What is clear upon first viewing, is how much Before Stonewall benefits from its concise narrative structure. Instead of focusing on the actual events detailed in the documentaries title, Schiller and Rosenberg decide to begin before Stonewall, instead offering a historical journey through the perseverance of said people in the face of constant discrimination. Beginning in 1920’s Harlem and following the proliferation of LGBT communities up until and after World War 2 immediately gives Before Stonewall a concise, yet engaging linear narrative trajectory. History becomes the backbone in which both directors follow, allowing Before Stonewall to progress against the backdrop of the particular decade being discussed. In doing so, Schiller and Rosenberg are able to perfectly detail how the persecution originally manifested itself, the bravery of those faced with discrimination and how they adapted to it as well as why there was in fact a distaste for those whom were thought of to have an ‘illness’.
Furthermore, Schiller and Rosenberg must also be credited for the expertise juggling of chosen interviewees with raw footage. Perhaps unsurprisingly, those chosen to document their fight on camera come across as humorous, brave and proud individuals, reciting episodes of mistreatment due to nothing but their sexuality with a refreshing guileless. The right to celebrate their sexuality outright was not something these people were willing to surrender, which not only shows the strength of character evident within these people, but also seems to mock histories countless attempts at suppressing them. As various excerpts of raw footage compliment Stonewalls historical accuracy and talking heads, it is the authorities attempts to quell the surge in sexual openness that attribute moments of sheer hilarity within Before Stonewall. Awash with the somewhat maniacal Catholicity of the McCarthy era, footage of governmental attempts at a witch hunt against LGBT communities are juxtaposed with that of mass meeting between such communities. Scenes of police brutality only show this era to be riddled with naivety, whilst footage of proud homosexuals, full of sexual vigour makes a mockery of those asked to subdue those for reasons they had no understanding of.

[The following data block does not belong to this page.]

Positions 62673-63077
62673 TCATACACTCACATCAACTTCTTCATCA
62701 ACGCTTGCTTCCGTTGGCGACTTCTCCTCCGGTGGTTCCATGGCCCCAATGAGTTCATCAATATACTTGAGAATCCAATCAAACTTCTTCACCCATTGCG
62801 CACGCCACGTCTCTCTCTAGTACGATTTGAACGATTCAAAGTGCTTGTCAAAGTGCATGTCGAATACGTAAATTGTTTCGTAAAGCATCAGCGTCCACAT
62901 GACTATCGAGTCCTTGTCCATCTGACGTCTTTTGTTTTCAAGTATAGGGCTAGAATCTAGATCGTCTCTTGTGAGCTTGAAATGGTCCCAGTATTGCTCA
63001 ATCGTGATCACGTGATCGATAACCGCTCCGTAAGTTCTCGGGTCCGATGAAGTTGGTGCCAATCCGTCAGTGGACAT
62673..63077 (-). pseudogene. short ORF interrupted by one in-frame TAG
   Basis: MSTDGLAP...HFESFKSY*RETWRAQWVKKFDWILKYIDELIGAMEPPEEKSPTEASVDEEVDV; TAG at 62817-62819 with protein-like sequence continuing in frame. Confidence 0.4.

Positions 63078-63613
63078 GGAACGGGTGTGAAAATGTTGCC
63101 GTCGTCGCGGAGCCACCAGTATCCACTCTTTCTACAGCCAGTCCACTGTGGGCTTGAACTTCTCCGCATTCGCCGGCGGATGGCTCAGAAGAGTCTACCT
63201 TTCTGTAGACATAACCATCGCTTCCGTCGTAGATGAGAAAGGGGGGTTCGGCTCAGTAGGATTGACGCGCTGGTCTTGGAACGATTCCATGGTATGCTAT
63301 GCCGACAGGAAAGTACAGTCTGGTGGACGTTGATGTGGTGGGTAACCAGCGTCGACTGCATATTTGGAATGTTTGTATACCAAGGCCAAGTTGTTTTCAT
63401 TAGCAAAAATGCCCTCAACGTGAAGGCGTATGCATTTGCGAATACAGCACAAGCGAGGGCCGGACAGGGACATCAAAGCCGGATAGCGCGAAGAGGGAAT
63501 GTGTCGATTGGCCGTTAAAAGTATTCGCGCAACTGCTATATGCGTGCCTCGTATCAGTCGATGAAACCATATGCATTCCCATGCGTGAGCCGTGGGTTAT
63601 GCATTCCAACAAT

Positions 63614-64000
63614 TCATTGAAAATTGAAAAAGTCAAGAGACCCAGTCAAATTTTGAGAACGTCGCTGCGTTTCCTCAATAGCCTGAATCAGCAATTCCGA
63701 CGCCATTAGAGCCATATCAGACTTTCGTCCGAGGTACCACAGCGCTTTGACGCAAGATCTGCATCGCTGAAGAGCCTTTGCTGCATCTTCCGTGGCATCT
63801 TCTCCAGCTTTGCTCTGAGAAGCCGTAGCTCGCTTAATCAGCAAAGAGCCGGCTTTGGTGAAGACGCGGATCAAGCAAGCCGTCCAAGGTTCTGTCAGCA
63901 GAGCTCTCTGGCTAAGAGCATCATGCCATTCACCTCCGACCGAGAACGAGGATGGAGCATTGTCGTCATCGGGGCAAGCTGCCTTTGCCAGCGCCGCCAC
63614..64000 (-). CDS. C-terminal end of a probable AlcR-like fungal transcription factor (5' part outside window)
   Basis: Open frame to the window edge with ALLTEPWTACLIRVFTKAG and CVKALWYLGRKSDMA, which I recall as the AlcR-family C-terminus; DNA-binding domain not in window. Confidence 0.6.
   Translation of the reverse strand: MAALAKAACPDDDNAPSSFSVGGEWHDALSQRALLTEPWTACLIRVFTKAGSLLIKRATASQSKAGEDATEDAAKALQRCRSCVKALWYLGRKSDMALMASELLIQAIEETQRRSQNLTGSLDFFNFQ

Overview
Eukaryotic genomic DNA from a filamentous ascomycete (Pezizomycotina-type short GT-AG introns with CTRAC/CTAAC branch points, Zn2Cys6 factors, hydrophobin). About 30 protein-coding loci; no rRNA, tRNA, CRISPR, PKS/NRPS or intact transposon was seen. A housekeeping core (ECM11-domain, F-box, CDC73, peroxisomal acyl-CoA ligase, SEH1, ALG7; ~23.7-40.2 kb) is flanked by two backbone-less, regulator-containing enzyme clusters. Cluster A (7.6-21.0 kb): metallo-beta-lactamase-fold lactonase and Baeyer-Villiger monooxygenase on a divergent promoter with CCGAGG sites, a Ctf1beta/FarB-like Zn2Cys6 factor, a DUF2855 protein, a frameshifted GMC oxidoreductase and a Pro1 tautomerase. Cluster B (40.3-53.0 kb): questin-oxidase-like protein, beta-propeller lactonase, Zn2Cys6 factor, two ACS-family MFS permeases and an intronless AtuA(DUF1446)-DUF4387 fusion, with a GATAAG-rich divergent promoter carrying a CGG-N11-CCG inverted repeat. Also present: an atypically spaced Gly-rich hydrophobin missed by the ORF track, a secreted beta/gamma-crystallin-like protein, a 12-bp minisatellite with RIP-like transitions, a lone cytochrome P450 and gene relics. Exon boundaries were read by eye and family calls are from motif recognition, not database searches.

Undoubtedly, watching Before Stonewall in todays more LGBT friendly society possibly leads to a lessening of the senses when faced with a documentary upon such an issue. There are those who will remember a great deal of pain if directly involved during the struggles at this time, and in attempting to make this documentary applicable to those outside of LGBT communities, Schiller and Rosenberg forego documenting some of the era’s more extreme cases of oppression. Yet despite this, Before Stonewall succeeds in celebrating the differences in people and does so in a Universal sense. You do not have to be from a LGBT background or any minority group for that matter to enjoy this highly informative and touching piece of documentary making.